PRAYERS OF FAITH, TRUST, AND LOVE
When people come to me and are suffering from any type of sickness, it is my assumption that God wants to express his love and compassion to them. As Ken Blue writes:
“If Jesus truly reveals the character of God to us, then we may cease speculating about and arguing over God’s will in sickness and healing. Jesus healed people because he loved them. Very simply, he had compassion for them; he was on their side; he wanted to solve their problems.”
I realize this doesn’t solve the complex question about why some people are healed and others aren’t, but I believe we are called to live in the tension of trusting that God loves people and wants to rescue them from their problems while also knowing that God is sovereign, and that we live in a fallen world that has been deeply broken while also believing that God will ultimately make all things new.
HOW TO PRAY FOR PEOPLE
So let’s just assume that God is inviting you to join his mission by partnering with the Holy Spirit. Let’s assume that the people around you are deeply loved by God and that God wants to demonstrate his love for them. How can you pray for people without being weird or coming across like a crazy?
If you’ve ever watched television preachers, you might have seen them pray for people’s healing while doing really weird things like slapping them, shouting at them, or doing lots of other weird things. Do you have to mimic those people’s actions in order to see results?
I sure hope not!
Over thirty years ago, a man named John Wimber, one of the founders of and the early leader of the Vineyard movement, developed what’s now known as the five step prayer model. This is a simple and practical way for followers of Jesus to pray for people’s healing. The steps are as follows:
Step 1: The Interview (Matt. 20:32). This is where we ask the person we are praying for, “What do you need Jesus to do for you?” As you listen to the person explain to you their needs, do your best to listen to the Holy Spirit’s promptings.
Step 2: The Diagnosis. Overlapping with step 1, this is where we attempt to identify the root of the person’s problem. Why do they have the condition they want healed? There are a number of reasons why people may need help, such as natural causes (diseases or accidents), sin (committed by them or to them), emotional hurts causing physical or emotional pain, relationship problems (lack of forgiveness), etc.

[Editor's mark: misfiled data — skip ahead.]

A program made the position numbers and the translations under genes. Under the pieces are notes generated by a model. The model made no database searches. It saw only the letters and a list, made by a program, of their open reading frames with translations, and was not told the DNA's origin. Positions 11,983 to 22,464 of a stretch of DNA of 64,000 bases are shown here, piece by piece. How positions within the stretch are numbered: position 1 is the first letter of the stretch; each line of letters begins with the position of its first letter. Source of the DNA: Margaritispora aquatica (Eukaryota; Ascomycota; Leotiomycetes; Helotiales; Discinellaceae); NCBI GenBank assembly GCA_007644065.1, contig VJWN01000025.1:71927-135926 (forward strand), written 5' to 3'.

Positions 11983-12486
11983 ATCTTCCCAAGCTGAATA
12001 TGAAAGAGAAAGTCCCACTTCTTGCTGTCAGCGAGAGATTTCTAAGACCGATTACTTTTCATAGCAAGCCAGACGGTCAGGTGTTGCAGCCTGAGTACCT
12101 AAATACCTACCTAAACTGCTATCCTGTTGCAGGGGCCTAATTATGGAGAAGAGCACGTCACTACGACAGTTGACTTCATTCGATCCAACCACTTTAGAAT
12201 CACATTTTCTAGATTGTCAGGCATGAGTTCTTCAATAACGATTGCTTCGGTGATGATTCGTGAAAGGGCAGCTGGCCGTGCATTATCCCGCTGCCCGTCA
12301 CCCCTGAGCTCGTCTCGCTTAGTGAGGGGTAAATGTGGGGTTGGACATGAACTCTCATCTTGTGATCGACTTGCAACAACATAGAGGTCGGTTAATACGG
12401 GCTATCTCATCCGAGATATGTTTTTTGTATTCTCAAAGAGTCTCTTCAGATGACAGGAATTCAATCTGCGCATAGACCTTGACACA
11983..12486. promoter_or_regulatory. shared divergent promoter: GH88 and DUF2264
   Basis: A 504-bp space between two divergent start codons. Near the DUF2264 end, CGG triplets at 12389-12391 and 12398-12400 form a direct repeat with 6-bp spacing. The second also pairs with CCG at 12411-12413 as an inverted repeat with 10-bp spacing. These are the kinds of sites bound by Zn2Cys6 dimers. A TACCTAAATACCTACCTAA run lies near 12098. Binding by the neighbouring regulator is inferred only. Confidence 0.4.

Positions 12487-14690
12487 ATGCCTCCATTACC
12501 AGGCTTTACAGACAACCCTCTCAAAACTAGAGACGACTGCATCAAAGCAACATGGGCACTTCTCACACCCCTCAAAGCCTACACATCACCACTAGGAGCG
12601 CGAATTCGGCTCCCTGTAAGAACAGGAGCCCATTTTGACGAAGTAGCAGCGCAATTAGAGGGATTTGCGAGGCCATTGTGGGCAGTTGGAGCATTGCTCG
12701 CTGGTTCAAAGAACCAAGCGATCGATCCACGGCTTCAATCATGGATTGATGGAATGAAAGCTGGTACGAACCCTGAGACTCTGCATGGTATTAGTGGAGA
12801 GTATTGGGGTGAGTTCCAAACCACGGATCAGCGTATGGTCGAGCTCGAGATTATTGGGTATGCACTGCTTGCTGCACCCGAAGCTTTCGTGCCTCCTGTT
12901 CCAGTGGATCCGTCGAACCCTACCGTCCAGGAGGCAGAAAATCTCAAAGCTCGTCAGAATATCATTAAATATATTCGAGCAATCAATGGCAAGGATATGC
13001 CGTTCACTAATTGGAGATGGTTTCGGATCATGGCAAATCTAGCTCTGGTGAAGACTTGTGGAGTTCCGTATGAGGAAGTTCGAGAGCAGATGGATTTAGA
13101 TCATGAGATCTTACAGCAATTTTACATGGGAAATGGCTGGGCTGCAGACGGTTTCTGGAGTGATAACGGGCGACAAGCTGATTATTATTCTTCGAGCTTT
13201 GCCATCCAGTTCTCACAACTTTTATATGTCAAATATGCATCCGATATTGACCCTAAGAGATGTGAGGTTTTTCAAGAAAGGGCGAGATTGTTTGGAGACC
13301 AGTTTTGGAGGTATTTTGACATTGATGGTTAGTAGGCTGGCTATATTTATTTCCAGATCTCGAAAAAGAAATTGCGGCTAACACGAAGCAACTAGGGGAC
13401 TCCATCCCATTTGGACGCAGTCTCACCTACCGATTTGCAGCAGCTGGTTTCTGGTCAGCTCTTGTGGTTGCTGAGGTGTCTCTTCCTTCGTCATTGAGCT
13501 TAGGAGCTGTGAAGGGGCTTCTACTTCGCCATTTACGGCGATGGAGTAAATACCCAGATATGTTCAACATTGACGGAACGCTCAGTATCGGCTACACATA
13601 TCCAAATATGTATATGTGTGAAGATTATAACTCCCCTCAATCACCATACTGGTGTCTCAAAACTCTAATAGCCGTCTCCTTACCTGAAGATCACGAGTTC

Step 3: Prayer Selection. Invite and bless the presence and ministry of the Holy Spirit. As you do so, do your best to listen for where the Holy Spirit is leading. While you listen, you’ll need to choose what type of prayer to offer. Perhaps the person needs you to pray for an experience with the Father’s love. Maybe you need to command the forces of the enemy to leave. Or you need to ask Jesus to heal the person’s eyes, ears, etc.
Step 4: Prayer Engagement. As you are moved by compassion, in the name of Jesus pray for the person. Remember, Jesus and the Apostles laid hands on people when they prayed, so don’t be afraid to ask the person if they are okay with you doing the same. It’s perfectly normal to ask people what is happening as it doesn’t disturb what God is doing and can help you know whether you need to keep praying or if you should begin to thank God for healing! It’s also okay to go back to steps 2 and 3!
Step 5: Post Prayer Direction. Just because you’ve prayed for someone doesn’t mean they don’t need more ministry. Has the Holy Spirit apparently finished ministering? Has the person said they are finished? Are you tired and need a break? When you are finished praying, make sure to affirm the person and encourage them to keep trusting Jesus. You may also want to encourage them to set up a meeting with a pastor or a counselor to talk about some of the things they are asking prayer for.
The 5 Step Prayer model is not the only way to pray for people’s healing. It’s just one model that is easy and practical for people to get started with!
A THEOLOGY OF SUFFERING, SICKNESS, & FAILURE